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In 2019, I began my personal finance education in earnest. Sure, I took a class on financial literacy in high school – but I remembered, errr, nothing from it.
My Wells Fargo College Credit Card
I started learning about building my credit and setting up an investing plan, and I had to face the music on my consumer credit card from Wells Fargo. If I could go back, I would choose a different bank to use at 18, as I don’t agree with many (most) of the decisions of this bank.
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Live and learn.
I maxed out this card during college, finishing up my last year of school. I hadn’t charged anything to it for years, and I had been chipping away at it.
It was time to dive in!
Reading My Statement For The First Time
In the midst of doing my financial education, I made a not-so-fun discovery. I was going through my Wells Fargo credit card statement. As I was reading through my statement (for the first time, ever) I was surprised at how much of my monthly payments were going to interest.
I was paying out about $80 a month on interest alone, which seemed really high for a card with around $4,000 on it at 10% APR?
Wait, This Wells Fargo Credit Card is at 23.75% APR?!
Remember how I maxed out that card during college? I didn’t make purchases directly on that card. I transferred the money from my credit card account directly to my debit card.
AND, turns out, there’s a little loophole on the Wells Fargo College Credit Card. That APR jumps up to 23.75% if you make cash transfers between accounts.
Time to Break Up with Wells Fargo
Well, as you can imagine, this realization ticked me RIGHT OFF. This is predatory, in my opinion. College kids aren’t going to see the fine print on this contract, and they’re going to more than double their APR on their credit card???? WTF?!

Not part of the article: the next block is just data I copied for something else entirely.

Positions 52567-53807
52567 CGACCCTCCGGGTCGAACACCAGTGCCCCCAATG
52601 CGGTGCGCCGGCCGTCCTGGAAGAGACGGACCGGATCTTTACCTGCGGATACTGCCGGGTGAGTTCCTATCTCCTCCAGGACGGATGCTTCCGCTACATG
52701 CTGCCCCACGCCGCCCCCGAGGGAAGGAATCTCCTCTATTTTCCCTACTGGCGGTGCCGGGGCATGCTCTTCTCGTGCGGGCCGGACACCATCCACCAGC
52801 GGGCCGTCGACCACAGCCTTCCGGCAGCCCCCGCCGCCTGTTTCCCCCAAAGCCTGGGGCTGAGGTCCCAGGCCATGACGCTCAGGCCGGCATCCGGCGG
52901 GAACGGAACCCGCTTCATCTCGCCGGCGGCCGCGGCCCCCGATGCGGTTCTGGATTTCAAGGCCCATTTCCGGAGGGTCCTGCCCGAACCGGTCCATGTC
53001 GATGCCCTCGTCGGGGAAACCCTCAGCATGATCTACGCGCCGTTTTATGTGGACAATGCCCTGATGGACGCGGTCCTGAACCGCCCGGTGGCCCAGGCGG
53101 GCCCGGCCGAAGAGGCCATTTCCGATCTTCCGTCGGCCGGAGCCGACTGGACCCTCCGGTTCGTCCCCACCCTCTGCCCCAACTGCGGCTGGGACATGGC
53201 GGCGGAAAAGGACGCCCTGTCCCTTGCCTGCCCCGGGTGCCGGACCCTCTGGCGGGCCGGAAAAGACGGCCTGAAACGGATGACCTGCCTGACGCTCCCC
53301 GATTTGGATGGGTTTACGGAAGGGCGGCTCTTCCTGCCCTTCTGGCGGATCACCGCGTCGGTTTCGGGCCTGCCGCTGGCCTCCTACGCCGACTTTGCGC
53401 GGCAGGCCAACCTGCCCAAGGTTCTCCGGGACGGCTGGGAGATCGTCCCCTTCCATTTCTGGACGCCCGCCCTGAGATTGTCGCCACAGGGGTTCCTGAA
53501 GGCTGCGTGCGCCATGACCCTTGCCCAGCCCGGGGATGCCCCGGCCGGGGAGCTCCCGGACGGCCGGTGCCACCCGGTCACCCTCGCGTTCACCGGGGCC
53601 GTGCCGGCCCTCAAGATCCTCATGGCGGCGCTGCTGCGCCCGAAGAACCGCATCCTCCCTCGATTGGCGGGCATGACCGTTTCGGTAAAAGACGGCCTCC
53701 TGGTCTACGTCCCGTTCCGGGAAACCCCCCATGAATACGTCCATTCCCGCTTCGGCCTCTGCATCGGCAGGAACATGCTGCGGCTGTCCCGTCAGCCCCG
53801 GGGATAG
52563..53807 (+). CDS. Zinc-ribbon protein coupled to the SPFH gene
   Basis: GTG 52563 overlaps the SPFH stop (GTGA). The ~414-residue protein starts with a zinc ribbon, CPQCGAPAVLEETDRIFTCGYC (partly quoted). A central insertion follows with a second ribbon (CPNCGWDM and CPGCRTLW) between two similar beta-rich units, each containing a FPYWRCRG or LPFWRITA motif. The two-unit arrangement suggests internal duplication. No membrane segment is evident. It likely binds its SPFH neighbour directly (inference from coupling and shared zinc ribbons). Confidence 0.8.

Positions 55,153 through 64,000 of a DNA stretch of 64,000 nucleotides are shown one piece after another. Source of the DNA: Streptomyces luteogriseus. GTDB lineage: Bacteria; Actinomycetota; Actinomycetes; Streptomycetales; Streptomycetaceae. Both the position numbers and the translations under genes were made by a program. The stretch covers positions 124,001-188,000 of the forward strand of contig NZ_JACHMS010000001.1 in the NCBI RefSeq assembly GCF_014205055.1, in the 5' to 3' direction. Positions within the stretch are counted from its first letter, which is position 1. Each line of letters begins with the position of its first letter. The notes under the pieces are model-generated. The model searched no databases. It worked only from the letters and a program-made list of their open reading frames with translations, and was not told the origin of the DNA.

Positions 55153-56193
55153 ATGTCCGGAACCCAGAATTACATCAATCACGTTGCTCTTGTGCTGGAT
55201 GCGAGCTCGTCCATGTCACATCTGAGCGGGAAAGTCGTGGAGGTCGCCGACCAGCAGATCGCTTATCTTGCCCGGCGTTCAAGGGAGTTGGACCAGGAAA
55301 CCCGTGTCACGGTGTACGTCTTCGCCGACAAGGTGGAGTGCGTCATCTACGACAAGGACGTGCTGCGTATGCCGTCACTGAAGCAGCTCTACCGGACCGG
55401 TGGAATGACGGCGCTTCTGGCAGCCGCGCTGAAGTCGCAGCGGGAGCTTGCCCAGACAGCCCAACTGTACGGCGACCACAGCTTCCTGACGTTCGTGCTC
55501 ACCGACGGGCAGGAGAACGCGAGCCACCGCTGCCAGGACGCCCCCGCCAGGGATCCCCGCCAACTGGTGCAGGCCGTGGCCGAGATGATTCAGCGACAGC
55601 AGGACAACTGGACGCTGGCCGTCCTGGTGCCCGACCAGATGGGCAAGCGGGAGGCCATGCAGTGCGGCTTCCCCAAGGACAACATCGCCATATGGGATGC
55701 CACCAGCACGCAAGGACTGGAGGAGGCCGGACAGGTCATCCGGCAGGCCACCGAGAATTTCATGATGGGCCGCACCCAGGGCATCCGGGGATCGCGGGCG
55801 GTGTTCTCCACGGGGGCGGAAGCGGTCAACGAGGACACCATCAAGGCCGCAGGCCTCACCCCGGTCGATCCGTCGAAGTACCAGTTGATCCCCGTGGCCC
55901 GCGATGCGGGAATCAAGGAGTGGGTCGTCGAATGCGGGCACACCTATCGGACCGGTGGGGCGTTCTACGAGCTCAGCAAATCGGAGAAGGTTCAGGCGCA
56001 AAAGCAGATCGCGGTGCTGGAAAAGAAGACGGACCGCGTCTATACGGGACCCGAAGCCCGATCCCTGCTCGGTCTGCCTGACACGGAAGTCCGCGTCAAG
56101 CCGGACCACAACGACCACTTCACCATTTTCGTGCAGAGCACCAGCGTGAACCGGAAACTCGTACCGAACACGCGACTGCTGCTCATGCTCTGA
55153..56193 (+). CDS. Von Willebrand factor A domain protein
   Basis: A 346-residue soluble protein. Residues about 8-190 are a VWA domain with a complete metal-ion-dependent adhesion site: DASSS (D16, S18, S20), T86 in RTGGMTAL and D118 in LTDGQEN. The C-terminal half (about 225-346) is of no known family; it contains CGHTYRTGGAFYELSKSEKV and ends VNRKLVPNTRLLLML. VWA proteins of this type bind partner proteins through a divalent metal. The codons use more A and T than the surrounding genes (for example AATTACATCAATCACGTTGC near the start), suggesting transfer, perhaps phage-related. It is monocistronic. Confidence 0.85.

Let’s Pay This Off ASAP!
So, I started scheming on how to pay off this card. Here are the tactics I used:
Tactic #1: Call Wells Fargo to Get a Lower Interest Rate
In the book, “I Will Teach You to Be Rich,” the author shares a script for you to use with your credit card company. I had been banking with Wells Fargo for over ten years, so surely I could bank on that?
Nope! The friendly representative on the phone wouldn’t budget.
Tactic #2: Refinance My Wells Fargo Credit Card
I tried to refinance the card and move the balance to a 0% APR card. No go! My credit score was just over 600, and I didn’t qualify for the 2 cards I applied for.
Tactic #3: Adjust Bill Payments On Other Accounts
In the same book that I mentioned before, “I Will Teach You to Be Rich,” the author advises that you prioritize paying off debt by whatever has the highest APR %.
This card definitely had the highest APR or interest rate for me, so I started throwing more of my discretionary funds at it. Seeing that such a huge chunk of my payment was going towards interest ticked me right off.
Tactic #4: Allocate Revenue Streams to The Credit Card
This isn’t applicable to everyone, but as a self-employed person I have different streams of income. I dedicated the net earnings from different service types (one-off consults and cover letters) to this card. As other random gigs popped up, I also threw that money at the card.
Tactic #5: Using My Vision Board and Visualization
I meditate daily, visualizing things in my life that I want to bring about. As part of that daily practice, I envisioned myself going to the card (and my WF Student Loan) and paying it off in full.
This helped me keep my eye on the prize, and it also added extra fire in my daily life to earn more money to pay it off.
Curve Ball – Wells Fargo Sent Me A Replacement Credit Card (without My Asking!)
So, get this. I haven’t made a purchase on this card for about 3 years at this point. After I had paid off a couple grand, Wells Fargo sent me a replacement card in the mail.
You know, just in case I needed to use it to buy something.
I shredded it immediately on opening the envelope.
I Hesitated To Pay off The Last $800 ish
Something that I DIDN’T expect was to feel anxious and freaked out about paying off my Wells Fargo credit card. I picked up a host of excuses, thinking to myself, “Well, it’s gonna suck when life makes me max it out again!” and “What if I have to use a lot of this card again? How embarrassing will that be?”
Change can be scary, and we’re programmed to stick with our “money programming” we’ve had in the past. This is why people make poor decisions with money – because money is emotional.
I sat with those feelings and then paid the dang card off!
(If you’re looking to get past the money feels you grew up with and still battle against, I highly recommend reading, “You Are a Bad@SS at Making Money” by Jen Sincero.)
My Credit Plan Moving Forward
I shared more about how I’m building my credit score here, and once I hit 700 I’ll likely be getting the Chase Sapphire Card or the CostCo credit card. I don’t know if I’ll turn into a “credit card hacker” with 5+ cards to max out perks, but I am definitely moving forward with different practices around credit.
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